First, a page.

Concept Note on Setting up 100,000 ICT-enabled Common Services Centers (CSC) across Rural India

The Development Trap:

Rural incomes are low because of lack of enough income generating opportunities. Low incomes, in turn, result in an inability to access information, knowledge, goods or services, which can help them earn more. Such a development trap can be attributed to lack of access to three essential resources necessary for development viz., Information, Infrastructure and Services.

Access to information, backed with relevant infrastructure and services, can not only allow rural villagers to improve their quality of life but also support and supplement their existing incomes in a sustainable way.

Therefore, what Rural India needs is a new social contract - in which there will be reliable infrastructure, provided at commercial prices rather than given for free. Access to information and services like e-Governance, micro-credit, literacy, education, health, etc. through such infrastructure, can provide a solid foundation for the economic prosperity of rural India

The CSC Scheme:

The Department of Information Technology (DIT), Government of India proposes to facilitate the establishment of a network of more than 100,000 internet enabled Information and Communication Technology (ICT) access points termed Common Service Centres (CSC). The CSCs are meant to provide high quality and cost effective video, voice and data content, in the areas of E-Government, Education, Health, Tele-medicine, Entertainment as well as possible government and private services. The CSCs are proposed to be rolled out by end of year 2007.

The goal of the CSC Project is to empower the rural community and catalyze social change through modern technologies. With a large and heterogeneous geographical area, the private sector, if sufficiently encouraged, can play an active role in development and implementation of the CSC Project in supplementing the Governments' efforts to realize its vision for the project.


A Bottom-up Model: The CSC envisages a bottom-up model for delivery of content, services, information and knowledge, that can allow like-minded public and private enterprises - through a collaborative framework - to integrate their goals of profit as well as social objectives, into a sustainable business model for achieving rapid socio-economic change in rural India. It is the community participation and collective action, not ICT alone, which will lead to a behavior change for a sustainable socio-economic change and long-term rural prosperity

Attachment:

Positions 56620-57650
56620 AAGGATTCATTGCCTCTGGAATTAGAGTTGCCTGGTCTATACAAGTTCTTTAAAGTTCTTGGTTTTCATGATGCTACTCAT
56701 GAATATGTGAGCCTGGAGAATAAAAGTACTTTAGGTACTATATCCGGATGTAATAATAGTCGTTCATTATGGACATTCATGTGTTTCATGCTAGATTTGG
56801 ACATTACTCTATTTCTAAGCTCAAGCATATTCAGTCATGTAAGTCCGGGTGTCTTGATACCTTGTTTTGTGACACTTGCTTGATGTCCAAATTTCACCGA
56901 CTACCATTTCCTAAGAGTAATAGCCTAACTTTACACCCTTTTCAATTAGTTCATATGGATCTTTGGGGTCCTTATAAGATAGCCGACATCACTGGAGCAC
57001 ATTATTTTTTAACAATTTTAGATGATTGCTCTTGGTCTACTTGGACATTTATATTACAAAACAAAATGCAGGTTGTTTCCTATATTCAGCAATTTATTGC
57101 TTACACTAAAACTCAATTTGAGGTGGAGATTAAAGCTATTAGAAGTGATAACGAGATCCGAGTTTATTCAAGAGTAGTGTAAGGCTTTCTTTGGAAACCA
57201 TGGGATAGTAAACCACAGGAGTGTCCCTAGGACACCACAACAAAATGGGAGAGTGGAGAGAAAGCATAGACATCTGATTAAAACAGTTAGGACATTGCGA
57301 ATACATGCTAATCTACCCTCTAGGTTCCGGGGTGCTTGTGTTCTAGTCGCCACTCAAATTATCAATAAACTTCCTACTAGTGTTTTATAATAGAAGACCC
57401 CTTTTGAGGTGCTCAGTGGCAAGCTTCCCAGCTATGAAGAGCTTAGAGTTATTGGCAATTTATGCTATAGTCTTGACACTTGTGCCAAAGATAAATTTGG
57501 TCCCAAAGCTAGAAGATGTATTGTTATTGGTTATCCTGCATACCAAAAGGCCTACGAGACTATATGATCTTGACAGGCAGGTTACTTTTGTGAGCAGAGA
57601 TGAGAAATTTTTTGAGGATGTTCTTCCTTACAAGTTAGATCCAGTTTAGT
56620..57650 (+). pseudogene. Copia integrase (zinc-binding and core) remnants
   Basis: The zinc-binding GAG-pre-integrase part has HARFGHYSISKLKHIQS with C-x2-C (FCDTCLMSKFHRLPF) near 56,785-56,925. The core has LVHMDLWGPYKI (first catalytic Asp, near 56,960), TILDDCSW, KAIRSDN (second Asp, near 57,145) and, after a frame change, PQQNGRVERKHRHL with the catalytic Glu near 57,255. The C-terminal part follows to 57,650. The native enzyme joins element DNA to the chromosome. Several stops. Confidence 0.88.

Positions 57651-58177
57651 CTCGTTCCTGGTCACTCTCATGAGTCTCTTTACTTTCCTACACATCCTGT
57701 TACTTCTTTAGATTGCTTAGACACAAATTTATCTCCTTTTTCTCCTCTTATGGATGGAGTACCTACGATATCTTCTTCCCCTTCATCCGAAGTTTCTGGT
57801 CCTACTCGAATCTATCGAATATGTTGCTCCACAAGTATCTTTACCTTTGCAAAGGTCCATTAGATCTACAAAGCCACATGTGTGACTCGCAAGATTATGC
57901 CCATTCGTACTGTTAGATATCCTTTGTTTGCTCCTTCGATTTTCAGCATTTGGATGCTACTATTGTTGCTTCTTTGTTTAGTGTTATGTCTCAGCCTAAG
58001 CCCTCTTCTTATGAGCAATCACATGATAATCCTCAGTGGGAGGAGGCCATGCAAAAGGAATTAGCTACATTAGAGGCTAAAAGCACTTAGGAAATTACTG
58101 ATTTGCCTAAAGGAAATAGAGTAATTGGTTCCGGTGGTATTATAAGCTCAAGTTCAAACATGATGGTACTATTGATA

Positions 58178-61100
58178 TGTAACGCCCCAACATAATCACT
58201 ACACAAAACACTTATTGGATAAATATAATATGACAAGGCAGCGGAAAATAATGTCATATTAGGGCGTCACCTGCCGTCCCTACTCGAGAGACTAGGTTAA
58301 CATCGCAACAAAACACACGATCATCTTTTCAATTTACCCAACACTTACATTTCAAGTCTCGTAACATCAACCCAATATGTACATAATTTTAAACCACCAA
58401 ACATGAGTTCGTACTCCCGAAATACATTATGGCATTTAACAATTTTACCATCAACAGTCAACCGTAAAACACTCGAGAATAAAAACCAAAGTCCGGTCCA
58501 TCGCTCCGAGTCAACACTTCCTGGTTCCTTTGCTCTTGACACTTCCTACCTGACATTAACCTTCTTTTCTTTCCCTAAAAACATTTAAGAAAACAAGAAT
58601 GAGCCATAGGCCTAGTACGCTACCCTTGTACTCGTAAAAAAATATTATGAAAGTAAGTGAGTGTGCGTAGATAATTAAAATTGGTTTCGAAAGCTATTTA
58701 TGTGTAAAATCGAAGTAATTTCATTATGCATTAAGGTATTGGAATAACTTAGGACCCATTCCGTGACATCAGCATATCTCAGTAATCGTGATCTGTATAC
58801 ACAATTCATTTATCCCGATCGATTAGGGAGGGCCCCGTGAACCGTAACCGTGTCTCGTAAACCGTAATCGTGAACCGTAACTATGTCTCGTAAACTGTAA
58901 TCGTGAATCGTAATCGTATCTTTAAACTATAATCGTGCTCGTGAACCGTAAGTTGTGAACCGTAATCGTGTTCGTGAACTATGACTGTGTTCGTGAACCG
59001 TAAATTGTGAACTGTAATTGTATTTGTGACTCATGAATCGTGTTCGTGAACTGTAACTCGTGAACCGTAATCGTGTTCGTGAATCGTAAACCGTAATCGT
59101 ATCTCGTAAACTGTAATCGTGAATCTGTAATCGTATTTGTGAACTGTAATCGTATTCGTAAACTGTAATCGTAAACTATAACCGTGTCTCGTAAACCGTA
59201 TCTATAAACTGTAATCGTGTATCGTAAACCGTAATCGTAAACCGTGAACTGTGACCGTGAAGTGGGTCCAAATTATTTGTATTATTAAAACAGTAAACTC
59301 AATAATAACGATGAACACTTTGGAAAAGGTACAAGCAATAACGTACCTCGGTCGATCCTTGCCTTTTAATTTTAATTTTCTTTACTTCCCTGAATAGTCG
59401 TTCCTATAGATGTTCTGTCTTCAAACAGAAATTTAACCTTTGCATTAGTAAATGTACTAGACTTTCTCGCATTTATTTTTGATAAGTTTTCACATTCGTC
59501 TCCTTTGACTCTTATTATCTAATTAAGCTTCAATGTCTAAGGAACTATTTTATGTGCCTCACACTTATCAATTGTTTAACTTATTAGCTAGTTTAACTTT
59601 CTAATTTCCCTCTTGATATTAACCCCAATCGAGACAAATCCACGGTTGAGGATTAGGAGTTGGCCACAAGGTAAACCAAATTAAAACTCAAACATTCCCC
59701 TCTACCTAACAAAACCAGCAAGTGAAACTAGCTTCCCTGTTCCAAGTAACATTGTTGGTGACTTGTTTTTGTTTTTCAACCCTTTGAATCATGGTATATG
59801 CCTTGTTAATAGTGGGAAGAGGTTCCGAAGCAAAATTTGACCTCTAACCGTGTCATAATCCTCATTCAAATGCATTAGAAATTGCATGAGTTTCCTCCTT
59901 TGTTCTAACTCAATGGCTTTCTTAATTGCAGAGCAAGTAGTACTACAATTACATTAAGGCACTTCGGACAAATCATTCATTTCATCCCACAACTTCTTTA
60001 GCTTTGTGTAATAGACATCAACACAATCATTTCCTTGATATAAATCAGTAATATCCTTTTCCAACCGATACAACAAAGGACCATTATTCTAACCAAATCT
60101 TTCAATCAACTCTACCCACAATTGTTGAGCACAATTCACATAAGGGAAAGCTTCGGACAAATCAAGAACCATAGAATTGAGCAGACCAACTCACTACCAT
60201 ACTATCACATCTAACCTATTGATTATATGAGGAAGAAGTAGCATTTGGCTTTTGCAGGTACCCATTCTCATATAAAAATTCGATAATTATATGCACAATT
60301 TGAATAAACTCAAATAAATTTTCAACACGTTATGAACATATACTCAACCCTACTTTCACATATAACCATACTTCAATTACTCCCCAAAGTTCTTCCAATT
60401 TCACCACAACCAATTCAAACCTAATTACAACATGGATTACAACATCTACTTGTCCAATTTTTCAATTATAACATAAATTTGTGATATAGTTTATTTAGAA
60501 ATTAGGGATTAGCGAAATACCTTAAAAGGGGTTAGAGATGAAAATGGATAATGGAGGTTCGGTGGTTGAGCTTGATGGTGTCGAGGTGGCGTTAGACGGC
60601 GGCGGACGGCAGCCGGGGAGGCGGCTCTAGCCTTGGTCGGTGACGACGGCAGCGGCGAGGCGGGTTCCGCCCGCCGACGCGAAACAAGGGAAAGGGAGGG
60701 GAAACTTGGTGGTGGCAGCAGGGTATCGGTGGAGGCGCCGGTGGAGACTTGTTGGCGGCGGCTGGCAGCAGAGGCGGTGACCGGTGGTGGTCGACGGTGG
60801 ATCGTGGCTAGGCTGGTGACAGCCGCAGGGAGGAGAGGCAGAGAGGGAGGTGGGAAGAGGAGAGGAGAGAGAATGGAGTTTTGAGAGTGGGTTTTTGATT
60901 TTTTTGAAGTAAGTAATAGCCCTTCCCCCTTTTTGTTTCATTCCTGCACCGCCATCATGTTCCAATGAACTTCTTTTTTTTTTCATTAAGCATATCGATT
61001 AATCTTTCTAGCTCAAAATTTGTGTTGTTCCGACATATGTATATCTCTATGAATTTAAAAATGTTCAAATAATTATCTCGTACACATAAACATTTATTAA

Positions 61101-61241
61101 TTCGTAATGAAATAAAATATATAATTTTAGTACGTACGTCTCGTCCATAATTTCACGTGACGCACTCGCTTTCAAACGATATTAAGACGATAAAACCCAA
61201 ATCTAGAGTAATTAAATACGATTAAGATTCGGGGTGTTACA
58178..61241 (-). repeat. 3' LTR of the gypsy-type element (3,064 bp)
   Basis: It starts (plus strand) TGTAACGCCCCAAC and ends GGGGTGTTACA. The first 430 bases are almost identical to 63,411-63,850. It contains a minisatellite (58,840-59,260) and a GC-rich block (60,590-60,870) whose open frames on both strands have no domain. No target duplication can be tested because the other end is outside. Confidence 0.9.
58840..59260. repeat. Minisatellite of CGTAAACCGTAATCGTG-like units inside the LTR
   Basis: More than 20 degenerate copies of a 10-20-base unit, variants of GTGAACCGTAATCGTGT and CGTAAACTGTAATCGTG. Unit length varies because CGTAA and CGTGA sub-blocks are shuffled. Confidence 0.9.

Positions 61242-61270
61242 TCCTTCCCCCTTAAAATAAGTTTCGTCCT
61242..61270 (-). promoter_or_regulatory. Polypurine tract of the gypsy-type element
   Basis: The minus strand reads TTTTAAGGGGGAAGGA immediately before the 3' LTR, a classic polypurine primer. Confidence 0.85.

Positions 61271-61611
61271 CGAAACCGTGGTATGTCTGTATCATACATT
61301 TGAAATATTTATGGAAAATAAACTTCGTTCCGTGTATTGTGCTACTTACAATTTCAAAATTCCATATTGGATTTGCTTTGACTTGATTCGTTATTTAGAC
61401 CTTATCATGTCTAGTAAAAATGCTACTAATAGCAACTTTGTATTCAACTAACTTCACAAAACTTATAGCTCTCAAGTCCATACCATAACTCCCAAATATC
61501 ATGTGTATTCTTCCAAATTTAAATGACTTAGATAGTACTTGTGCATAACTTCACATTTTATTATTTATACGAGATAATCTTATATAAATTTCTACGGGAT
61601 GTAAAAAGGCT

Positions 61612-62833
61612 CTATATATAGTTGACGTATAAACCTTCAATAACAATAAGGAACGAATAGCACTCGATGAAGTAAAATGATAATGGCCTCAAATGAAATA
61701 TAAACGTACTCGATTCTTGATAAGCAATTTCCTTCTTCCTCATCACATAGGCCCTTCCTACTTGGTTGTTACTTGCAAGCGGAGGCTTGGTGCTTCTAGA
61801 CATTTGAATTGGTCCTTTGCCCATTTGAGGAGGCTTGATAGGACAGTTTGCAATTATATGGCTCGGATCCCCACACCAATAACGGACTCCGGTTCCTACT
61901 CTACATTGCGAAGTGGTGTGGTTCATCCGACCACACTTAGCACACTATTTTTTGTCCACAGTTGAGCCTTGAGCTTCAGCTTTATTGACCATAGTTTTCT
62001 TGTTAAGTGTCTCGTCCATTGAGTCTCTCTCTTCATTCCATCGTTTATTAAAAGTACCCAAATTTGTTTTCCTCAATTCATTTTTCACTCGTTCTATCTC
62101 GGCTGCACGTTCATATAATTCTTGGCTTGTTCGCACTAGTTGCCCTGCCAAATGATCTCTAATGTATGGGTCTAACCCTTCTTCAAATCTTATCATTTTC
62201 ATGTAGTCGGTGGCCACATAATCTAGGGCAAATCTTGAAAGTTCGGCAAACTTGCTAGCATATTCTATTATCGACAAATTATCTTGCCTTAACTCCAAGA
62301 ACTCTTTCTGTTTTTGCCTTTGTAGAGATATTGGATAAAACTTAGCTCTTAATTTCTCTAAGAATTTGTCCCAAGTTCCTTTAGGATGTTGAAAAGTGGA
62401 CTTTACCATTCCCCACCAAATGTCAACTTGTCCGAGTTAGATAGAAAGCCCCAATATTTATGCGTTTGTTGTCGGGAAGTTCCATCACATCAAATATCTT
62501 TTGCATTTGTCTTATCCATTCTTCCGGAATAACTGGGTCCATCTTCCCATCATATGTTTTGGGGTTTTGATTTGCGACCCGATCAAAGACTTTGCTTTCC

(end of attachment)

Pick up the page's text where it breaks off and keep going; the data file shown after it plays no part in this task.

Proposed Infrastructure Framework :

There are two major components of the CSC infrastructure - Physical Infrastructure and Digital Infrastructure:

Physical Infrastructure would include the site and space for the CSC as well as other infrastructure like furniture, storage, security, UPS, Genset, wireless equipment, telemedicine equipment, etc.

Digital Infrastructure would comprise of all onsite technology equipment, such as PCs, Printers, Scanners, Projectors, Digital Camera, Software, Television, etc.

Proposed Services Framework :

End-to-end Services : The key driver for the selection of content and services would be their end-to-end applicability. This means that a specific content/ service should be in a marketable format for it to be selected as a part of the service network in the CSCs.

Broadly, the services selection would be on their ability to impact the consumer through saving cost, helping Income Generation and enabling socio-economic development.

Figure 1: Services Framework


The Scheme would be rolled out to establish CSCs across the country with an equitable geographical spread, to the extent feasible, through a three-tier structure for the States. At the first (CSC) level would be the local Village Level Entrepreneur (VLE- loosely analogous to a franchisee). At the second/middle level would be an entity termed the Service Centre Agency (SCA loosely analogous to a franchiser). At the third level would be the agency designated by the State to facilitate implementation of the Scheme within the State.

Since the implementation of a mission-oriented project of this size and scope would pose significant challenges of project management at the national level as also in exploiting opportunities to achieve significant economies of scale, a National Level Service Agency (NLSA) will be appointed to assist the DIT & the States in carrying all work related to pre-implementation & implementation phase of the Scheme. The NLSA would work with the DIT to develop a Public Private Partnership framework for the Scheme, coalesce diverse stakeholders to work through common institutional and contractual frameworks, harness national level resources, loop best practices, enable transparent and inclusive process of participation across stakeholders, undertake to underwrite resources for the Scheme, standardize design, content and processes into a replicable collaborative framework and so on.

The structure of the Public Private Partnership (PPP) arrangement, and the roles of the various stakeholders are as follows: